Cigarettes in Australia are among the most expensive in the world. Research on the impact of price increases on prevalence has generally found higher responsiveness to price among lower socio-economic groups.920-25  Among people who were still smoking at the end of the first phase of the National Tobacco Campaign in Australia (May 1997 to November 1999), the prevalence of smoking decreased more among blue than white collar groups during the second phase of the campaign (November 1999 to November 2002) when prices of tobacco products increased significantly. Smoking declined by 6.1% in blue collar groups and increased by 0.9% in white collar groups.26 An analysis of smoking prevalence in response to changes in cigarette prices in Australia between 1991 and 2006 similarly found a strong association between price increases on cigarettes and declines in prevalence, which was more pronounced in lower-income groups. One Australian dollar increase in cigarette price was associated with declines of 2.6%, 0.3% and 0.2% in the prevalence of smoking in low, medium, and high-income groups, respectively.27 Recent Victorian research also suggests that an accelerated decrease in the prevalence of regular smoking among low SES people may be attributable to increases to tobacco taxation (as well as increased funding for social marketing campaigns).1

A detailed discussion on the impact of tobacco price increases on low-income groups can be found in Chapter 13, Section 13.11.

9.8.3 Differential impact of campaigns and price increases on disadvantaged children in Australia

Socio-economic trends in smoking prevalence among Australian children also appear to reflect overall levels of tobacco-control funding and taxation policy. A study of smoking among school children between 1987 and 2005 indicated that smoking prevalence decreased in all SES groups.28 However, the level of tobacco-control activity affected the consistency of change across different SES groups, particularly in teenagers aged 12–15 years, the period of peak smoking uptake. As indicated in Table 9.8.1, in the period of low tobacco-control funding and activity in Australia (1992–1996), smoking prevalence increased among students aged 12–15 years, with the greatest increase among low-SES students. In a period of high tobacco-control activity (1997–2005), by contrast, smoking decreased quite sharply and reductions were consistent across SES groups.

Table 9.8.1
Absolute changes in reported smoking prevalence among students aged 12–15 years during high and low periods of tobacco-control activity, Australia, 1987–1990, 1990–1996 and 1996–2005, in schools in various socio-economic status quartiles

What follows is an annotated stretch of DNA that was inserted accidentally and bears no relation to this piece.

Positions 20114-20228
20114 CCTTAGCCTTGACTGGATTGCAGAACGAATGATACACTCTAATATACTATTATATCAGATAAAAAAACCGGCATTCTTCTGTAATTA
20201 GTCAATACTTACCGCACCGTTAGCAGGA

Socio-economic status quartiles

Absolute change

1987–90

1990–96 low activity

1996–2005 high activity

Phase 1 (%)

Phase 2 (%)

Phase 3 (%)

Monthly smokers

Lowest

–1

+6

–12

Second

–2

+3

–10

Third

0

+1

–12

Highest

–1

+1

–13

Current smokers (smoked in past week)

Lowest

–1

+5

–11

Second

–2

+2

–9

Third

–1

+1

–10

Highest

+1

–1

–11

Committed smokers (smoked on three days in past week)

Lowest

0

+2

–7

Second

–1

+2

–6

Third

0

0

–7

Highest

–1

0

–7

Source: White, Hayman and Hill 200823

A large study of adolescents across 29 European countries found that tobacco prices were effective in decreasing smoking among boys, regardless of their socioeconomic status.29 Another European study similarly found that stronger tobacco control policies were associated with lower smoking rates, with no significant difference in this association between high- and low-SES adolescents.30

9.8.4 Differential impact of smokefree policies

The initial introduction of smokefree policies generally resulted in greater benefits for higher income and educational groups,24  likely because such policies were adopted earlier in white collar environments. The increasingly widespread introduction of comprehensive smokefree policies covering workplaces and venues such as bars and clubs, as well as cigarette price increases, are just as likely to discourage smoking among low-SES as among high-SES groups31 (see Chapter 15, Section 15.9.5 for further details). A study in Victoria found that significantly more persons in the lower socio-economic group (measured by educational attainment) reported smoking less after the introduction of smokefree hospitality venues compared to those of higher socio-economic status (40% compared with 24%).32   

Research in Luxembourg, which prohibited smoking in public places, on public transportation, and in workplaces in 2006, found that the prevalence of smoking decreased overall by 22.5% between 2005 and 2008, and the reduction was greater among those with a lower socioeconomic status.33 In regards to health effects, Irish researchers concluded that the national smoking ban reduced inequalities in smoking-related mortality.34 Overall, national, comprehensive smokefree policies are more effective at reducing inequities than voluntary, regional, and partial policies.9